"Everything you can imagine is going on out there," said Chris Pacitto, a branch manager for GFA International, a Florida engineering firm that has consulted on numerous Chinese drywall repair projects. "There's everything from complete remediations to minor band-aids being put on homes."
Pacitto said he and many companies he has dealt with consider removing the wiring to be unnecessary and that some continued to leave the wiring behind long after the CPSC's initial guidelines were released.
"Forget just about houses that I've worked on or my company has worked on, there are hundreds of houses out there where this is common practice in the remediation industry,"Pacitto said. "I don't want to say it's happening on all of the houses, but absolutely it's happening out there."
Pacitto thinks the final guidelines will probably eliminate the wiring-removal provision. He said, "it would help if CPSC said, 'We've done the study, and we've determined that the wiring does indeed need to be removed.'
Wolfson, the CPSC spokesman, said the agency's interim guidelines are "based on good science" and that the CPSC will "continue to pursue all options as we await the results of our remaining studies, which we will use to finalize our remediation protocols."
Wolfson said he does not know when those final standards will be released.
'They Don't Want to Deal With This'
The ambiguities in the repair standards have left homeowners confused and frustrated. Dan Tibbetts, who lives in a large housing development in Manatee County, Fla., thought his problems were over when his builder, Miami-based Lennar Corp., began tearing out the drywall in his home and others on his street in early 2009. In exchange, he agreed to waive all future legal rights to sue Lennar.
But the protocol Lennar was using at the time, developed with environmental consultant Environ International, did not include taking out all the wiring. Lennar and Environ have since changed the protocol and now remove wiring from contaminated homes. But Lennar has refused to replace the wiring in the Tibbetts home and two dozen or so other Florida houses that were among the first to be repaired.
"Lennar is just ignoring us, they don't want to deal with this," Tibbetts said. "My wife and I look at each other and ask, what's going to happen if our house burns down a year from now, or five years from now? It's just an awful feeling, knowing those things are still back behind the walls."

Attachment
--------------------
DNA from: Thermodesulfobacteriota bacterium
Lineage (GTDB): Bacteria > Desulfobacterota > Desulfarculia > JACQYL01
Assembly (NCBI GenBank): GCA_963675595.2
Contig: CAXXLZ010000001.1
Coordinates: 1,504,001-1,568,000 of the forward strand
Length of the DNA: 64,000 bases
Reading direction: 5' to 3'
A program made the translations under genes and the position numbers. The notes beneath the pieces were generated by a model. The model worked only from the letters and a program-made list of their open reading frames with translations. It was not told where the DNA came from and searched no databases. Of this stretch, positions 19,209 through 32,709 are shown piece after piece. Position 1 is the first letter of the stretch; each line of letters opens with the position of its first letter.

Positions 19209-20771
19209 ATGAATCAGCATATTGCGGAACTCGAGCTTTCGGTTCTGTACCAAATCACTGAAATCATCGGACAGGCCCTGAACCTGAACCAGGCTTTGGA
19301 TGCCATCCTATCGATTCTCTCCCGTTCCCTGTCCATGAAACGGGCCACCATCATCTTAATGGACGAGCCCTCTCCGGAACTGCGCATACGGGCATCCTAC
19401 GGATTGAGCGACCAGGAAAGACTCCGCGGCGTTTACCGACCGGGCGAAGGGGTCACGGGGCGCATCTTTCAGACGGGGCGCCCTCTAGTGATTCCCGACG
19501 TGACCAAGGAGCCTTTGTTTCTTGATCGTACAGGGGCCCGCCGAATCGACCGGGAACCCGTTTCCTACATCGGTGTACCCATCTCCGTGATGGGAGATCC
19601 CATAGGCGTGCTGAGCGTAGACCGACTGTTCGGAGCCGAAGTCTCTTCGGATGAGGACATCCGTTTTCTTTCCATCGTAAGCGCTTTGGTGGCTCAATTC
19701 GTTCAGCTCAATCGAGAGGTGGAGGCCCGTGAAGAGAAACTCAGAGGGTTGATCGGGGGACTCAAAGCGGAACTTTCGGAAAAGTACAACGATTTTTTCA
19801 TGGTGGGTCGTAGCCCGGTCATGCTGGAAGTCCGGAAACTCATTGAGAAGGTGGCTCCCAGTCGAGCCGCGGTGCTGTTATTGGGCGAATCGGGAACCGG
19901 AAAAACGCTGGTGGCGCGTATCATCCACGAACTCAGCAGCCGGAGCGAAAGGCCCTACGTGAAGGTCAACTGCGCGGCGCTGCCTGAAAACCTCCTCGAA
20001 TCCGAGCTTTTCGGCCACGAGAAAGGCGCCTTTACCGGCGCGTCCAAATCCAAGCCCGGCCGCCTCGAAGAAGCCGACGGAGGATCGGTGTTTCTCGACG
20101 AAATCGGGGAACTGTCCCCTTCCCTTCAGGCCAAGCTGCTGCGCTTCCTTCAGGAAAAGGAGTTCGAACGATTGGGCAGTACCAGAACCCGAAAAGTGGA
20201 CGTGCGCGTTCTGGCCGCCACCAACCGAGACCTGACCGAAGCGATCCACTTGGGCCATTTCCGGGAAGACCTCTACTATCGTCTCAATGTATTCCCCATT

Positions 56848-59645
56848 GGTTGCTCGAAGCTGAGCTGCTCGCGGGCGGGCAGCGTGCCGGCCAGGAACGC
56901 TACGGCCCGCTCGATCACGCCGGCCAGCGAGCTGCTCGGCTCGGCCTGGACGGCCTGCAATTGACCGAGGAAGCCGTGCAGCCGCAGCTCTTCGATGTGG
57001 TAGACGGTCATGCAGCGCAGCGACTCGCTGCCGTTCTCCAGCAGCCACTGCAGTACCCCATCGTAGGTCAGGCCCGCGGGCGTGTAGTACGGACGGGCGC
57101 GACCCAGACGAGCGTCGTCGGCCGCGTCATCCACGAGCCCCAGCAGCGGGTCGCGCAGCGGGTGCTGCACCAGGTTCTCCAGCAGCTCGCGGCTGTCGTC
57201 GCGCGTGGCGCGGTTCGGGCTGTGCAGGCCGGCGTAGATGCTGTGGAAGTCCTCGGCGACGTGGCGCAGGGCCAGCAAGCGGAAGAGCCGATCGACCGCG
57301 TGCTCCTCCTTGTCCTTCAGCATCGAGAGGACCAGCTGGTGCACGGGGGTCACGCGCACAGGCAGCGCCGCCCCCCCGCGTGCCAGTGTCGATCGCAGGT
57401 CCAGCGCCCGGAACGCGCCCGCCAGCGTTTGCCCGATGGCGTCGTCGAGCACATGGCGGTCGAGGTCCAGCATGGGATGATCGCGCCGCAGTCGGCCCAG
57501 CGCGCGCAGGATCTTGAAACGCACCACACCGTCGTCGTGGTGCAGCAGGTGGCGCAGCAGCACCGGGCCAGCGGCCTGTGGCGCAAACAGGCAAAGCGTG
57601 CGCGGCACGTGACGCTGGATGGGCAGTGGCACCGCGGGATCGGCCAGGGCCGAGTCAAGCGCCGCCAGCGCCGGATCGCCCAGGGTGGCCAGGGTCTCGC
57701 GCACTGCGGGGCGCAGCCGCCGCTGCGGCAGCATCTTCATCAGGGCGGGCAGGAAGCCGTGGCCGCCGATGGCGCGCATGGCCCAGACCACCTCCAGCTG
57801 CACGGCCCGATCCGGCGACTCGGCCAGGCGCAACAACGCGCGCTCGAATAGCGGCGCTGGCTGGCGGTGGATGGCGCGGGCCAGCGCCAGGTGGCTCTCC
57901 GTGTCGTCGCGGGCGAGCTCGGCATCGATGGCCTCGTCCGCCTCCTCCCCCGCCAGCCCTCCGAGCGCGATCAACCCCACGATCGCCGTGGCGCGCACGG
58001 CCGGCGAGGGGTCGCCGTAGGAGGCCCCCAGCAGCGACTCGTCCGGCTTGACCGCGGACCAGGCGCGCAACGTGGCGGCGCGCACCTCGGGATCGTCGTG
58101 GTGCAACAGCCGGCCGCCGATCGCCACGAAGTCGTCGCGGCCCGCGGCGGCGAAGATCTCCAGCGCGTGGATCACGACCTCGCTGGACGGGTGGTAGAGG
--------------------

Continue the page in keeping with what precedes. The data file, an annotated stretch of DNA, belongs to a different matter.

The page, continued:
Lennar's regional vice president, Darin McMurray, did not return calls seeking comment about the Tibbetts' home. A company spokesman provided a one-sentence written statement: "We stand behind our drywall repairs and will continue to make any necessary repairs, just as we promised our homeowners."
Earlier this year, Tibbetts said Lennar replaced the air-conditioning coils in several homes on his street, including his. He said he was told that the repair had nothing to do with any lingering problems from Chinese drywall but was instead caused by something Lennar called "dirty sock syndrome."
"I thought it was a joke. Something like that exists? But that's what they held to," said Tibbetts, who now worries that he will never be able to sell his home.
"You've got the United States government and the courts saying those wires have to go, that they're a threat to safety. Who's going to buy a house with old Chinese drywall wires in it? I wouldn't," Tibbetts said.
In Englewood, Fla., about an hour south of Tibbetts' home, 11 houses built with Chinese drywall were taken over by a local bank and then purchased last fall by Habitat for Humanity of Charlotte County. The nonprofit worked on the homes and then sold them to low-income buyers.
But the repairs, made before the CPSC issued its interim guidelines, did not include removing the wiring.
Michael Foreman—a Sarasota, Fla., construction consultant who has become one of the foremost experts on Chinese drywall repairs—said that when Habitat was repairing the Englewood homes, it allowed his company to test an experimental treatment that he hoped would eliminate odors during reconstruction. When he saw that the old wiring had been left in place, Foreman said he warned Habitat officials to remove it.
"They wanted me to endorse their method, and I said no way," Foreman said.
Mike Mansfield, executive director of Charlotte County Habitat for Humanity, said nobody told his organization to remove the wiring. He said Habitat decided that cutting back the wires' ends at outlets would suffice and that he is still comfortable with that decision.
"I don't see any problem with those wires," he said. "There's no safety issue in those homes."
The CBS News Investigative Unit contributed research for this report.